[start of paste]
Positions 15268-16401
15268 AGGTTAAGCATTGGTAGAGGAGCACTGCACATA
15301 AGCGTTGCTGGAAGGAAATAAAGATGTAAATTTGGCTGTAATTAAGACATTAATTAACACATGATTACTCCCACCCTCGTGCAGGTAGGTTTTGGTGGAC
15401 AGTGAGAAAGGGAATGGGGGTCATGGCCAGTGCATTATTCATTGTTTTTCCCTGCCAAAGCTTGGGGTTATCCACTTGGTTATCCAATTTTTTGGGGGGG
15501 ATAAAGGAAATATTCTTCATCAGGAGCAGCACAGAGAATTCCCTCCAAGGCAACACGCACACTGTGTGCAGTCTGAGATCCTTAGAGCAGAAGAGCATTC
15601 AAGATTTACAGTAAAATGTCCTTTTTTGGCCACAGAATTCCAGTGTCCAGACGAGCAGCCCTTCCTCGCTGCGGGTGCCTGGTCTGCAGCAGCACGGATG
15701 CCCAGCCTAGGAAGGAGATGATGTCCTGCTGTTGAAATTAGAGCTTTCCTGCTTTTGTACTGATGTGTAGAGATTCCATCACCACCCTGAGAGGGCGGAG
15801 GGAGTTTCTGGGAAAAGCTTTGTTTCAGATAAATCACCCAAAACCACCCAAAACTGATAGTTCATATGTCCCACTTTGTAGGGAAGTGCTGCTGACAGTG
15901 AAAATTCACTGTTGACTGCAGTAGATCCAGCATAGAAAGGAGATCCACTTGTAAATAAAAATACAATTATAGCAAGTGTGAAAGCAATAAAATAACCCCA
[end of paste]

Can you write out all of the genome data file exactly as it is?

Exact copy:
Positions 15268-16401
15268 AGGTTAAGCATTGGTAGAGGAGCACTGCACATA
15301 AGCGTTGCTGGAAGGAAATAAAGATGTAAATTTGGCTGTAATTAAGACATTAATTAACACATGATTACTCCCACCCTCGTGCAGGTAGGTTTTGGTGGAC
15401 AGTGAGAAAGGGAATGGGGGTCATGGCCAGTGCATTATTCATTGTTTTTCCCTGCCAAAGCTTGGGGTTATCCACTTGGTTATCCAATTTTTTGGGGGGG
15501 ATAAAGGAAATATTCTTCATCAGGAGCAGCACAGAGAATTCCCTCCAAGGCAACACGCACACTGTGTGCAGTCTGAGATCCTTAGAGCAGAAGAGCATTC
15601 AAGATTTACAGTAAAATGTCCTTTTTTGGCCACAGAATTCCAGTGTCCAGACGAGCAGCCCTTCCTCGCTGCGGGTGCCTGGTCTGCAGCAGCACGGATG
15701 CCCAGCCTAGGAAGGAGATGATGTCCTGCTGTTGAAATTAGAGCTTTCCTGCTTTTGTACTGATGTGTAGAGATTCCATCACCACCCTGAGAGGGCGGAG
15801 GGAGTTTCTGGGAAAAGCTTTGTTTCAGATAAATCACCCAAAACCACCCAAAACTGATAGTTCATATGTCCCACTTTGTAGGGAAGTGCTGCTGACAGTG
15901 AAAATTCACTGTTGACTGCAGTAGATCCAGCATAGAAAGGAGATCCACTTGTAAATAAAAATACAATTATAGCAAGTGTGAAAGCAATAAAATAACCCCA